Israel, Washington's staunchest ally in the Middle East, says Iran could have a nuclear bomb by 2010 and that an Iranian nuclear weapon would threaten the Jewish state's existence.
But Israel is widely considered to be the Middle East's sole nuclear power with an estimated but undeclared arsenal of 200 warheads.
|"We expect the world will not allow the appearance of a nuclear Iran"|
Israeli foreign minister
The missile test came shortly after George Bush, the US president, visited Israel on a Middle East tour that was largely devoted to bolstering his campaign to isolate Iran, which he has branded a "threat to world peace".
Tehran insists that its nuclear programme is for entirely civilian purposes.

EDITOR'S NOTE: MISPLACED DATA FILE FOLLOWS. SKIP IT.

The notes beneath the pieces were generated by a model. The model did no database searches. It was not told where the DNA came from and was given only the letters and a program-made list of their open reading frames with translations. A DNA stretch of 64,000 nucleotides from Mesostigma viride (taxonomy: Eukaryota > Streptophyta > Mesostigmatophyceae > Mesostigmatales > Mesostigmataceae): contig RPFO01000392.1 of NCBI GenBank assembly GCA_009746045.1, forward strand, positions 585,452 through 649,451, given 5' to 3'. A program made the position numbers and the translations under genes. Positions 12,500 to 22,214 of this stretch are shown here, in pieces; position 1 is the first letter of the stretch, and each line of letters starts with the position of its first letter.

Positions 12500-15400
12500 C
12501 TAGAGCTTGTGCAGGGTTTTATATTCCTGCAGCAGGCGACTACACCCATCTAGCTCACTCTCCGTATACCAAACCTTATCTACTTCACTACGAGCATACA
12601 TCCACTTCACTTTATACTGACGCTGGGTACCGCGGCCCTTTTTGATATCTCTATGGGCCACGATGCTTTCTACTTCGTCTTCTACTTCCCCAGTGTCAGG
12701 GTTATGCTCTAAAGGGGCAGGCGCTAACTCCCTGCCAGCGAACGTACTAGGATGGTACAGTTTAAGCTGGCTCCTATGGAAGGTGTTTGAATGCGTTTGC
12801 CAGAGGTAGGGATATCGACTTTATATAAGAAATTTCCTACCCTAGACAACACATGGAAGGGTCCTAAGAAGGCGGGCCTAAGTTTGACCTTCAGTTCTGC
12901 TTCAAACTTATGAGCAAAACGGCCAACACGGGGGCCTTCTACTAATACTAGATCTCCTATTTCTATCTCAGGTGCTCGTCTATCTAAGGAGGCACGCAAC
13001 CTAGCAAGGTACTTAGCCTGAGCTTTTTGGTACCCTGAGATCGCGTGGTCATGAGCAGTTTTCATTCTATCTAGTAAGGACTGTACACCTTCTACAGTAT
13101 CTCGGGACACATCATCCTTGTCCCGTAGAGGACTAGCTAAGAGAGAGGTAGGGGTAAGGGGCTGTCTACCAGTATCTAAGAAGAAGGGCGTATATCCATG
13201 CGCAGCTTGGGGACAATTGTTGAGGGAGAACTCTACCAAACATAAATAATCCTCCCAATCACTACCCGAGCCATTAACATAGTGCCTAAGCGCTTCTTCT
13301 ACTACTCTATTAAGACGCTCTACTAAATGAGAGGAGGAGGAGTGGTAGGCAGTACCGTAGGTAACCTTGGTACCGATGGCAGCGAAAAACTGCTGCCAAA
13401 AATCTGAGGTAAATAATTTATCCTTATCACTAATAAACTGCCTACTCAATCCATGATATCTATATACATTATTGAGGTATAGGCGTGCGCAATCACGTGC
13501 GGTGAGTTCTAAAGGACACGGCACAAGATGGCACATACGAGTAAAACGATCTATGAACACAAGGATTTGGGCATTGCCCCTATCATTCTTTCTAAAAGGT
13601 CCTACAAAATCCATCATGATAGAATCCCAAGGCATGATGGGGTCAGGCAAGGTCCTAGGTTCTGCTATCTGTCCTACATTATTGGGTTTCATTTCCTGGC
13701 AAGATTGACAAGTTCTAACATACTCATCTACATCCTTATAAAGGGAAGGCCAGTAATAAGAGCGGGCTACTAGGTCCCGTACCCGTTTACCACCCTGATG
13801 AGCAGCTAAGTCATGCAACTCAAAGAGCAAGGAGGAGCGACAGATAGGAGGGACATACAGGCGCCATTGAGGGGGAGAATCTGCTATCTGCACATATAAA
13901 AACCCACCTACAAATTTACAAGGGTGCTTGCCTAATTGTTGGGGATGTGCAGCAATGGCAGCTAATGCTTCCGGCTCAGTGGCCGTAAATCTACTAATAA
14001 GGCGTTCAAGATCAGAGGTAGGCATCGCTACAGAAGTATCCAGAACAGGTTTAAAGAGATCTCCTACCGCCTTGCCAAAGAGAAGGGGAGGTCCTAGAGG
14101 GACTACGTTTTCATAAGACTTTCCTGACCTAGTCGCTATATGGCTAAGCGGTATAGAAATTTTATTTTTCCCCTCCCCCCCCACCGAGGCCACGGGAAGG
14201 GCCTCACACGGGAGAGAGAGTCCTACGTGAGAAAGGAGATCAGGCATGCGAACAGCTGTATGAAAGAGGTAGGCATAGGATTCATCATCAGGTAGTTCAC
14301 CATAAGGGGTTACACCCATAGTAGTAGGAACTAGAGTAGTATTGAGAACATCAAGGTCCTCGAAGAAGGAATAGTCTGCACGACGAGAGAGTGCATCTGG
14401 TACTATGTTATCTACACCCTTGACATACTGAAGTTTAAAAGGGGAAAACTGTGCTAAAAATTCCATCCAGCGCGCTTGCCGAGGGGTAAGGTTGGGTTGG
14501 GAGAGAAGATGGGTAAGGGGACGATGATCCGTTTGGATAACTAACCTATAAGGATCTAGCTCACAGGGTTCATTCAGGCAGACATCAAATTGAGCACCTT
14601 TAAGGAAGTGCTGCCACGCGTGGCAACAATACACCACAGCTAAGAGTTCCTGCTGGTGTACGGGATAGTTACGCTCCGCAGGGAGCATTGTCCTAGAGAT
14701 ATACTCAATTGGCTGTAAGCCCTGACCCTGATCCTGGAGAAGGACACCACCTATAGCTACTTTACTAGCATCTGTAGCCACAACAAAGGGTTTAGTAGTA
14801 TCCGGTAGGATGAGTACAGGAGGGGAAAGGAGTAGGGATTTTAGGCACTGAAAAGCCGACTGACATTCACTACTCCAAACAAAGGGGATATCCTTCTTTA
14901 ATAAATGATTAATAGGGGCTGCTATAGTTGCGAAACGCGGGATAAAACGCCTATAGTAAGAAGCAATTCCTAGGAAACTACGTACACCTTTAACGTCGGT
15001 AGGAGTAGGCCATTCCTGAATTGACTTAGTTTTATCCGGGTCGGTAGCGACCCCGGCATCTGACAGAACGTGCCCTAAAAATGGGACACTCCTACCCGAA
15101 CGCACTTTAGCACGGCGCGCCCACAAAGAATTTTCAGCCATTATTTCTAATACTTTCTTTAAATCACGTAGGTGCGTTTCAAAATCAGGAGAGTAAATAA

Israel has been developing a multi-layered defence system, dubbed the "Iron Dome", aimed at intercepting rockets and missiles, but a defence ministry official told the AFP news agency that Thursday's test firing was not linked to the system.
The price of oil briefly rose by almost $1 to more than $92 a barrel on news of the test.
Tzipi Livni, Israel's foreign minister, said on a visit to Moscow on Thursday that Russia's first shipment of nuclear fuel to Iran's first power plant in Bushehr "may serve military goals".
In a speech at the Russian Diplomatic Academy, she said that UN sanctions had put "certain pressure" on Tehran, but their effect "has not been critical".
"Those taking decisions on Iran are being watched by everyone in our region, including Israel and moderate Arab regimes," Livni said. "We expect the world will not allow the appearance of a nuclear Iran."